Currently, constant hand-washing and sanitizing is highly recommended. But it’s keeping us prudently cleaning our hands, and in turn, cleaning our jewelry we wear on our fingers.
“To my knowledge, hand sanitizers are not capable of removing tough, albeit thin, rhodium that’s on a piece of jewelry,” says Shan Aithal, a metallurgist at Stuller, “Hand sanitizers come in two varieties: alcohol-based and non–alcohol-based. The ones with alcohol are benign to jewelry items as alcohol is the main germ-killing ingredient. However, non–alcohol-based ones typically use chlorine-based compounds as germicides. These chlorine compounds could react with water and release free chlorine. Free chlorine radical is very reactive and could cause tarnishing of jewelry, especially if it is made of sterling silver. Also, halogens are known to cause stress corrosion cracking in low karat golds, in particular, nickel white golds.”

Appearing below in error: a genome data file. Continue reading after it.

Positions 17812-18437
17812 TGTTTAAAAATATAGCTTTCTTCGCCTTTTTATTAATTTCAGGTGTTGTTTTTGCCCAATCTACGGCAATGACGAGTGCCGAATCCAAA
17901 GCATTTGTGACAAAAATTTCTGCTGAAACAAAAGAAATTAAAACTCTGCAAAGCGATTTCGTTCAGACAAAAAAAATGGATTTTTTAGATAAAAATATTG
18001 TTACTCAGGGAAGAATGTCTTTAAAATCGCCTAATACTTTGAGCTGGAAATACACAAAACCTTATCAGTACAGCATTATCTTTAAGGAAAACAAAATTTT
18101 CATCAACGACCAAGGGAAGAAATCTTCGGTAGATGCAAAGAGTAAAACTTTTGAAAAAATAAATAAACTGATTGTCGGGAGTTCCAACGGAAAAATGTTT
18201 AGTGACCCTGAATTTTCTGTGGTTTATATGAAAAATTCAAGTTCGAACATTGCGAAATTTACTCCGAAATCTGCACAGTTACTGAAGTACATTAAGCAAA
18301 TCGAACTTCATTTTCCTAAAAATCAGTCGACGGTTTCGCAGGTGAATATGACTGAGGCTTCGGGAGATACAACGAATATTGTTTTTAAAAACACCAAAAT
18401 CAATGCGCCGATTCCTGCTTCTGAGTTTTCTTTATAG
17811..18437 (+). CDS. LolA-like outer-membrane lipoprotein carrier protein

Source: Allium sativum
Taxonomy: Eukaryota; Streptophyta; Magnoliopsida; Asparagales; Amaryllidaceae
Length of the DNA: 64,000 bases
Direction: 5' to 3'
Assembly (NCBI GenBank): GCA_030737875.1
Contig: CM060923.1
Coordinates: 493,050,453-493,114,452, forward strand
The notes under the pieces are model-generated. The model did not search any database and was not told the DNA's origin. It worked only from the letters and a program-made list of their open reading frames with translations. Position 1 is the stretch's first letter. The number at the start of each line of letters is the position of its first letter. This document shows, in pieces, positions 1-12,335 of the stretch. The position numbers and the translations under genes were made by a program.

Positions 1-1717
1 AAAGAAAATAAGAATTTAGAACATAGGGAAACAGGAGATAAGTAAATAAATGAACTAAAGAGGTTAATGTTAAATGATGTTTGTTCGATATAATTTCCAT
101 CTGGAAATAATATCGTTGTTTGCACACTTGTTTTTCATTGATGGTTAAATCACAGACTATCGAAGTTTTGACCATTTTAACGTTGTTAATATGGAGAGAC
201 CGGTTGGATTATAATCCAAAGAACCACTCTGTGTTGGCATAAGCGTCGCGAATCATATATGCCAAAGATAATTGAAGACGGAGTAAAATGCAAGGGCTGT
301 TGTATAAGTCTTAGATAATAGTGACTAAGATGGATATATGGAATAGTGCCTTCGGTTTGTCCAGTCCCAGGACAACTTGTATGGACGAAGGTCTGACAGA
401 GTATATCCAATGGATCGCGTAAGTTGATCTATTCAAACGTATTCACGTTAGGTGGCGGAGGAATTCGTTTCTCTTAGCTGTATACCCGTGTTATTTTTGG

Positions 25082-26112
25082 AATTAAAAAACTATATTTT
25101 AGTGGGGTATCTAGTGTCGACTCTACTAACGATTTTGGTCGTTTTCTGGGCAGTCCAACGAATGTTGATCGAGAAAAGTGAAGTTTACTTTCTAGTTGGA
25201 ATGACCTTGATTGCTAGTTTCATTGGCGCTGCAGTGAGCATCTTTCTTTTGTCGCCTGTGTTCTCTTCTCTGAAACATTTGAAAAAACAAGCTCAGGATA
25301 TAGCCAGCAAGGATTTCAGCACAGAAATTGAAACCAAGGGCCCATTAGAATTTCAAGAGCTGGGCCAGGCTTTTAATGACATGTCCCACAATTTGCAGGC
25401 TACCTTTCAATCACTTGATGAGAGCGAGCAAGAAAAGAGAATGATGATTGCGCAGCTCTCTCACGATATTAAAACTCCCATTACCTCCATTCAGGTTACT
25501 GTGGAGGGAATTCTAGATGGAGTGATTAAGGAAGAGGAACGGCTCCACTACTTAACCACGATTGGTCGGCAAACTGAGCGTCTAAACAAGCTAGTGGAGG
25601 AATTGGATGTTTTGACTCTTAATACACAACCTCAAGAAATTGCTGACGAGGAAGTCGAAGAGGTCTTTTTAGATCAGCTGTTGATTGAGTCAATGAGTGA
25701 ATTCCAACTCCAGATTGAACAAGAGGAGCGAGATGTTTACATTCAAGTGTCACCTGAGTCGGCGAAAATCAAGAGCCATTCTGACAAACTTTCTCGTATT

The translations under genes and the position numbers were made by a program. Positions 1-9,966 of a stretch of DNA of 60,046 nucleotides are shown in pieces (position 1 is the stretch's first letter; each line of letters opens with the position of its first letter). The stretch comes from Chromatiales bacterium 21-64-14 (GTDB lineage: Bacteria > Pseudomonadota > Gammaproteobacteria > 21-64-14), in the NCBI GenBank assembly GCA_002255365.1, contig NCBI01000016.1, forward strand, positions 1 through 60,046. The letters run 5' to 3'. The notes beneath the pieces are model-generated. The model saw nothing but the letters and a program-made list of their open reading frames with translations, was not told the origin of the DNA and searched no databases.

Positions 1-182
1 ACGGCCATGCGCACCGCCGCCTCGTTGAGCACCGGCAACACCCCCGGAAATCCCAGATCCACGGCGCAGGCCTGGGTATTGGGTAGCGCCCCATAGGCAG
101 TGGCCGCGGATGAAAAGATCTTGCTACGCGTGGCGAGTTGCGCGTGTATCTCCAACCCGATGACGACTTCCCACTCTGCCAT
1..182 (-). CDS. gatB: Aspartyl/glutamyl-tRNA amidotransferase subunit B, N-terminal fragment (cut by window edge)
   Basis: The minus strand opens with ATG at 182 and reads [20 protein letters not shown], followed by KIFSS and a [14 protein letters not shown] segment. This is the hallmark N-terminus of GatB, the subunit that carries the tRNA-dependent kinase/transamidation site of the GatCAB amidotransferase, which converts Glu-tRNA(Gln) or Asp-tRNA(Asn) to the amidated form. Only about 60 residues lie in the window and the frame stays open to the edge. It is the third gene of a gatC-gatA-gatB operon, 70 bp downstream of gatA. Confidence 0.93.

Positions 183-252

The CDC recommends using alcohol-based hand sanitizers with at least 60% alcohol content. As long as you’re doing that, your metal will probably stay in great shape.
“Soaps can contain abrasives, like Lava or that orange goo dispensed near hand-washing stations, that could damage the surface of jewelry and cause rhodium to be worn away.” , according to Aithal. It won’t damage diamonds and sapphires, but can leave a filmy residue on the stones over time, dulling the sparkle. But it’s not permanent, and nothing a quick soak in an ultrasonic can’t fix.
‘‘As with perfumes and hairspray, the alcohol in the hand sanitizer can change the surface of the pearl, the two noticeable differences being a loss of luster and a change in color.’’ Peggy Grosz, senior vice president at Assael, suggests. “Sanitized skin should not come into contact with pearls until completely dry and evaporated—wait about five minutes before putting on pearls,”